Uber Model Alive and Well after Settlement

April 25, 2016 at 8:29 am 2 comments

Late last week, Uber announced it had settled two class action lawsuits brought by drivers claiming, among other things, that the ride sharing service was violating the labor law by classifying drivers as independent contractors.  For those of you with either a direct or indirect stake in the taxi industry through the financing of medallions, the settlement of these lawsuits is another blow.  Here’s why.

The Uber model is based fundamentally on the assumption that the company is nothing more or less than the provider of an App that enables individuals in need of a ride with those willing to provide one.  In Uber’s view of the world, ride sharing allows the mom on the way to the store to make a few extra dollars by taking Sally down the street along for the ride.  Under this best case scenario, our mom is an independent contractor picking and choosing what rides to take as she makes her way through her busy day.

To critics of Uber and other ride sharing services, the mom is not so much an independent contractor as a poorly paid employee.  For instance, under Uber’s model drivers who consistently turn down rides can be dropped from the service and each ride comes with a suggested price and gratuity.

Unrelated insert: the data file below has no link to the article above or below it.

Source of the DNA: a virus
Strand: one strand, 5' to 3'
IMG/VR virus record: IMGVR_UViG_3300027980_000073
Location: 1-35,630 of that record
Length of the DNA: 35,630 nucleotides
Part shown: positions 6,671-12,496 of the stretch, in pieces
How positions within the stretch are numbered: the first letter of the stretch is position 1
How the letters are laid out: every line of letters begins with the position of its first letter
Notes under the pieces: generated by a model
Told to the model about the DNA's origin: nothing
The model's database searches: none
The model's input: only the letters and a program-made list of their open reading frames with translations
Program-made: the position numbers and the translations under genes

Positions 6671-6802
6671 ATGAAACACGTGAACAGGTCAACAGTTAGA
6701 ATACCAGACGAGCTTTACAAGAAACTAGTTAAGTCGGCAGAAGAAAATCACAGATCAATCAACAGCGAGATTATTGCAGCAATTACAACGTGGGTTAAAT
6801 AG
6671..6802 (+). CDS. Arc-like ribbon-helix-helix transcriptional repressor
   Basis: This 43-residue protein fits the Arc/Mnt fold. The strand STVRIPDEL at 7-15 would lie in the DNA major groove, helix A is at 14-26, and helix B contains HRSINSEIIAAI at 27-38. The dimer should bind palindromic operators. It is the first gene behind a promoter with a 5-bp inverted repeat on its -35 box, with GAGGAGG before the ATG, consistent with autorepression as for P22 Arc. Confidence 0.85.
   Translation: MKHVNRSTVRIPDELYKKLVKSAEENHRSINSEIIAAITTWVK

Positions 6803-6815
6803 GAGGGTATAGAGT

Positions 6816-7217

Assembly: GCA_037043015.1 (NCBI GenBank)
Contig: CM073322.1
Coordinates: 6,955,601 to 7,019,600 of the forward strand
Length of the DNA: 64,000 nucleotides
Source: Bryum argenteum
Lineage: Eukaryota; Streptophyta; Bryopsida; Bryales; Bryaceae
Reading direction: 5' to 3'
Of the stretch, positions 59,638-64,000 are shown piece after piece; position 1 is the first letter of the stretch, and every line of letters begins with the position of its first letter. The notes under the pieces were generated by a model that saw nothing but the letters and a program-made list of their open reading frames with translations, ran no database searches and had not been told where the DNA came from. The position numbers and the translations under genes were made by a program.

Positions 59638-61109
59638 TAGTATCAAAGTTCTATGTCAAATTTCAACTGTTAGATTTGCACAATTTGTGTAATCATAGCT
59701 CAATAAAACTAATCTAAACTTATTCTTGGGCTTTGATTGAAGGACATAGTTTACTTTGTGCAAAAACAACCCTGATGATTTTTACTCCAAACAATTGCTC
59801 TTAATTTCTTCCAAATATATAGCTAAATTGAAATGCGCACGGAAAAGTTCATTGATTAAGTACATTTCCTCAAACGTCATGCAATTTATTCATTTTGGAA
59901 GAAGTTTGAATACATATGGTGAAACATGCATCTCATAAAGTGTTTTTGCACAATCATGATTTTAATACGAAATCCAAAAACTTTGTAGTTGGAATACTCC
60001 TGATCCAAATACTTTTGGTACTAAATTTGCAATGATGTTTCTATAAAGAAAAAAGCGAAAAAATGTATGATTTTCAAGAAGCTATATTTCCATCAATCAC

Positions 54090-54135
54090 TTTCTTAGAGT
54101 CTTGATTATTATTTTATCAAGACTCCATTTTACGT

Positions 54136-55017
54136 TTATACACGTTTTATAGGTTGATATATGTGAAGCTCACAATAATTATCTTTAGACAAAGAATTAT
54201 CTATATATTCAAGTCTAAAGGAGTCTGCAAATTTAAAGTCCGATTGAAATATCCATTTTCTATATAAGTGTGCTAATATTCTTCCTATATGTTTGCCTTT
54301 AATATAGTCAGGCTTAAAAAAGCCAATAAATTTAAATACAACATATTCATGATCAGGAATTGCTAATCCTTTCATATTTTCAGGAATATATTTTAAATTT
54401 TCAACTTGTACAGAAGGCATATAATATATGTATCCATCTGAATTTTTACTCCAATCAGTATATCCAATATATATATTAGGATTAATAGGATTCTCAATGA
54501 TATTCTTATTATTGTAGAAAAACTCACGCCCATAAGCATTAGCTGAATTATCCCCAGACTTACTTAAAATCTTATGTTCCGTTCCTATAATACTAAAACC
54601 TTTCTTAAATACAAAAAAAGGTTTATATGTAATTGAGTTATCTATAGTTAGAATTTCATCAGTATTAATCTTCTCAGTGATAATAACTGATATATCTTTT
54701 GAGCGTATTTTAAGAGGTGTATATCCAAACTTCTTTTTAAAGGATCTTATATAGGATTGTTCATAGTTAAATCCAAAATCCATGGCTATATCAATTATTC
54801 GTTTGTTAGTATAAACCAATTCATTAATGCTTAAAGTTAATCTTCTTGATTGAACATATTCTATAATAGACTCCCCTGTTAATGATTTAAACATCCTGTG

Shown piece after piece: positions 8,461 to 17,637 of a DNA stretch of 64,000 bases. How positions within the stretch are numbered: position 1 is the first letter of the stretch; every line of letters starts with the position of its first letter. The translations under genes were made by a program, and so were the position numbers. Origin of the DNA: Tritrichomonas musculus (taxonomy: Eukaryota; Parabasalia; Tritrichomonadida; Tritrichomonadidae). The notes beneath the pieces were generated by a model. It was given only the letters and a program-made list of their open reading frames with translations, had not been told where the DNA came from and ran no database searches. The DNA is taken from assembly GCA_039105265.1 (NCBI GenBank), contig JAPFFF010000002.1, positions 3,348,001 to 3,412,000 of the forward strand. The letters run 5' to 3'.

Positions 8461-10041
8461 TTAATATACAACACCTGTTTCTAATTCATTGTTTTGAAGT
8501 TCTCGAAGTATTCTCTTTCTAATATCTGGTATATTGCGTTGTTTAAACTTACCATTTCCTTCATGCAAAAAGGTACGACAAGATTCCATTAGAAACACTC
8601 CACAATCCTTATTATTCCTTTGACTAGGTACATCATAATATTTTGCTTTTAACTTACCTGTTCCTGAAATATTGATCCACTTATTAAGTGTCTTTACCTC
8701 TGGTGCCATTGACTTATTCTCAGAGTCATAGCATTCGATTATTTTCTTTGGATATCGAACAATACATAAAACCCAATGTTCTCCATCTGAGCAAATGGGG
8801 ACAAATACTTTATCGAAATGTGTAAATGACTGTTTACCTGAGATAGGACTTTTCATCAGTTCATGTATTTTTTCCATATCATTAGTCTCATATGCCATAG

If the critics are correct, the Uber model is illegal and the traditional taxi medallion model is alive and well.  This is why the settlement is such a big deal.  Uber agreed to pay drivers up to $100 million and end its practice of automatically removing drivers who refuse too many rides.  At the same time, the drivers will continue to be classified as independent contractors in Massachusetts and California. 

Uber is by no means out of the woods.  Similar lawsuits are still pending.  And just last week California’s Commissioner of Labor ruled that an Uber driver was an employee rather than an independent contractor.  But this ruling is being appeal and is not binding on anyone beyond the employee involved. 

While the settlement of the Massachusetts and California cases leaves the independent contractor issue undecided, in my ever so humble opinion, anyone looking for the courts to provide a silver bullet, at least in the near future, when it comes to regulation of ride sharing businesses is likely to be disappointed.  For those of you who feel that the system should be better regulated in order to put medallion taxi and ridesharing service on an equal footing, the places to look for relief are State legislatures.

Entry filed under: Advocacy, General, Legal Watch, New York State, Regulatory. Tags: , , .

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Authored By:

Henry Meier, Esq., General Counsel, New York Credit Union Association.

The views Henry expresses are Henry’s alone and do not necessarily reflect the views of the Association.

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